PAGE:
I seriously think that Jesus would be fun to hang out with. He has a sense of humor, likes to drink wine and tells great stories.
There’s one more story in Luke. It’s in the other Gospels, too. But the other Gospels just mention that Jesus forgave the sins of a woman who touched him. In Luke, the story is mangified, clarified and brought to life.
A Pharisee invites Jesus for dinner, and Jesus actually goes to the Pharisee’s home. A towns woman – and notorious sinner – learns that Jesus is on his way, and she meets him there. She washes “his feet with her tears and dry them with her hair. Then she kissed his feet over and over again.” The Pharisee is shocked, of course, but also tries to use the fact that Jesus is allowing this behavior as proof that Jesus isn’t a prophet. (One note here: this is one of many times that those near Jesus refer to him as a prophet. I don’t remember Jesus ever correcting them.)
Jesus has an answer for Simon (Luke does name the Pharisee, after all). In parable form, of course: two men owe a loan shark money, one owes $500, and one owes $50. Who will be more grateful if the loan shark forgives their debts?
Simon gives the easy answer, then Jesus explains the parable to Simon. The woman’s sins were high, so she was the most grateful to have them forgiven. She showed Jesus love and kindness in thanks. Simon had very few sins to be forgiven, but as such he did not show any kindness. Jesus then turns to the woman and says “Your faith had saved you. Go in peace.”
I am moved, truly moved.
First off, I was completely wrong about the story of Simon and the sinner. That is a completely different tale than the woman who reached out through the crowd and touched Jesus’s arm. That story is here in Chapter 8. As is the casting out of Legion, and the parable of the sower. Mary Magdalene is also mentioned by name here, but only to say that she was with the crowd of Jesus’s followers.
There’s not much new in Chapter 9. There are some small changes, details given, bits explained (for example, Herod doesn’t think that Jesus is the Baptist reincarnated. But he does want to meet Jesus.) Most of Chapter 9 can be skipped as extraneous.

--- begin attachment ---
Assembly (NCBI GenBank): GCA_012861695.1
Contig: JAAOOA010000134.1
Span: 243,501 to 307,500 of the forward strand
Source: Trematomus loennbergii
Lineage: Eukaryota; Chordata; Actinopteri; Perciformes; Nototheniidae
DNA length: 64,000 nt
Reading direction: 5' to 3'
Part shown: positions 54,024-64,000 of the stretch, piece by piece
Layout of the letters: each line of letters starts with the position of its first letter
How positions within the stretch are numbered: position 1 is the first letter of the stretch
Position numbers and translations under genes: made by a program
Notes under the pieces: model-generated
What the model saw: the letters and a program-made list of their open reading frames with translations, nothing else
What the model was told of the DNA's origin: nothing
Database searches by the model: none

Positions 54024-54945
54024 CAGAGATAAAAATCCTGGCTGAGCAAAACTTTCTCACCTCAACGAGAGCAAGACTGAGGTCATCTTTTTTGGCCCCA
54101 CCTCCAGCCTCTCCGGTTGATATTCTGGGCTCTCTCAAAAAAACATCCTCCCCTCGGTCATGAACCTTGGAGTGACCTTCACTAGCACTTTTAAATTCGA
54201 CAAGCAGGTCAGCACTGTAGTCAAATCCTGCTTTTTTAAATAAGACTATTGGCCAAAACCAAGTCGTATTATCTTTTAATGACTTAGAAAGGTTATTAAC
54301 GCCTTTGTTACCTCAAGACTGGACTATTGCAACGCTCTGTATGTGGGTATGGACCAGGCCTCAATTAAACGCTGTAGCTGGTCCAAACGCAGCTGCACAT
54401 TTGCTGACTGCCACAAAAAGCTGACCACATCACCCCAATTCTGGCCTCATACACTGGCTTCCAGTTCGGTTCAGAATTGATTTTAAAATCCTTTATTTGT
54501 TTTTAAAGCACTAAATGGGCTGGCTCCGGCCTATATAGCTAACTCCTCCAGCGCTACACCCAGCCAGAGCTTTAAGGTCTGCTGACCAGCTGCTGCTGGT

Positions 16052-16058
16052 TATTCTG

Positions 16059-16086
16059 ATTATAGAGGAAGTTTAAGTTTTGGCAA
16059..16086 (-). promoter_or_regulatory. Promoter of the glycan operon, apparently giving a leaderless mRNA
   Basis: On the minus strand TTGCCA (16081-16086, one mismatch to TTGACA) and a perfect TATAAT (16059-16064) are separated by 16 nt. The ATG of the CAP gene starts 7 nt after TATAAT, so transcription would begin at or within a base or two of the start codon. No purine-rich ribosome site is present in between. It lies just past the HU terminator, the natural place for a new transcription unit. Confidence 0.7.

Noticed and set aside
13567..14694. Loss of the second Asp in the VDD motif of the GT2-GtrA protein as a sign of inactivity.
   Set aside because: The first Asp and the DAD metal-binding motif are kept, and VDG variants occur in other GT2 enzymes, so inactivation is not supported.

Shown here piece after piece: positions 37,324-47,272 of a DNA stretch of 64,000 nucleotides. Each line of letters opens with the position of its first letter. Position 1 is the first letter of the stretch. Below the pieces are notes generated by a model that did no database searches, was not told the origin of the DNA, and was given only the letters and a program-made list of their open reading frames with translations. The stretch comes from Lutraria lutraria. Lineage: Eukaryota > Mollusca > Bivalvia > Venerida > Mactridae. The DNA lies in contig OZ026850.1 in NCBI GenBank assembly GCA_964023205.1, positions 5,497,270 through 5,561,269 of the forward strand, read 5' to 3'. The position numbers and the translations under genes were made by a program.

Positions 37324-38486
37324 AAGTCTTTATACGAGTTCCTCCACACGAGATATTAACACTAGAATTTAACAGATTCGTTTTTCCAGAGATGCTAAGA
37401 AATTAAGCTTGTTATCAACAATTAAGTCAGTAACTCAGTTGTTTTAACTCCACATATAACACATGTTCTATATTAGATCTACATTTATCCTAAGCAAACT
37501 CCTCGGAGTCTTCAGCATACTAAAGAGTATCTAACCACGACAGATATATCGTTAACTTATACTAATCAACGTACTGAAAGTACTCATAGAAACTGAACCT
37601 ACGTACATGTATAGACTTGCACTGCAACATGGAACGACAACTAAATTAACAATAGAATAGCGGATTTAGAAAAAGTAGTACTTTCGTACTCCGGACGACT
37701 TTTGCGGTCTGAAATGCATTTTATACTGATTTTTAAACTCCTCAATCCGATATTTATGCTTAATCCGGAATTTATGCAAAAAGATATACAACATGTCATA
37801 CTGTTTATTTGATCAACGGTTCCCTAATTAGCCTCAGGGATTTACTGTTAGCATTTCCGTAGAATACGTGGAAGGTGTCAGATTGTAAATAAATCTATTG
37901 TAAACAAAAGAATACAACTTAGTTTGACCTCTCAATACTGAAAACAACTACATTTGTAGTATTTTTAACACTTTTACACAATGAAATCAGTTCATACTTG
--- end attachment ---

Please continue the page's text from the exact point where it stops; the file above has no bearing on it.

Oh, one funny line: after the disciples see Moses and Elijah, Matthew asks if he should set up tents. To which, Luke parenthetically adds: “Peter didn’t know what he was saying.” For some reason, this gave me the giggles.
One last bit before we move on: Jesus has started to prophesy his death. The disciples don’t understand (it is hinted that god keeps them from understanding), but Christ is foreshadowing his end.
Jesus adds 70 new disciples to his group. Wait, what was that? Why have I not heard of these 70 disciples before? I am pretty sure I haven’t, anyway. All I remember are the 12. This is the reason I am re-reading the New Testament. There’s so much in here that I don’t remember at all. And Luke’s Gospel appears to be chock full of stuff I can’t recall ever hearing.
Jesus sends the 70 out into neighboring towns. They are charged with seeing if the towns believe and are practicing Jesus’s teachings. These are all towns where Jesus went to, taught and performed miracles in, including Bethsaida, Chorazin and Capernaum. (Not a surprise there: Capernaum is one of the two cities that actually threw Jesus out of town.) Jesus also gets a little mythical on us here. Jesus says that he saw Satan “fall from heaven like lightning.”
After this, an “expert in the law” asked Jesus what must be done to gain eternal life? Jesus turned the question back on the questioner (as Christ was wont to do) by asking what the law (scriptures) says. The man answered that a person must love God and love your neighbor. Jesus said this was correct, but then the man asked a question which made Jesus stop and think for a bit. This is one of the first time’s that Luke has shown Jesus as anything less than perfect. That intrigues me.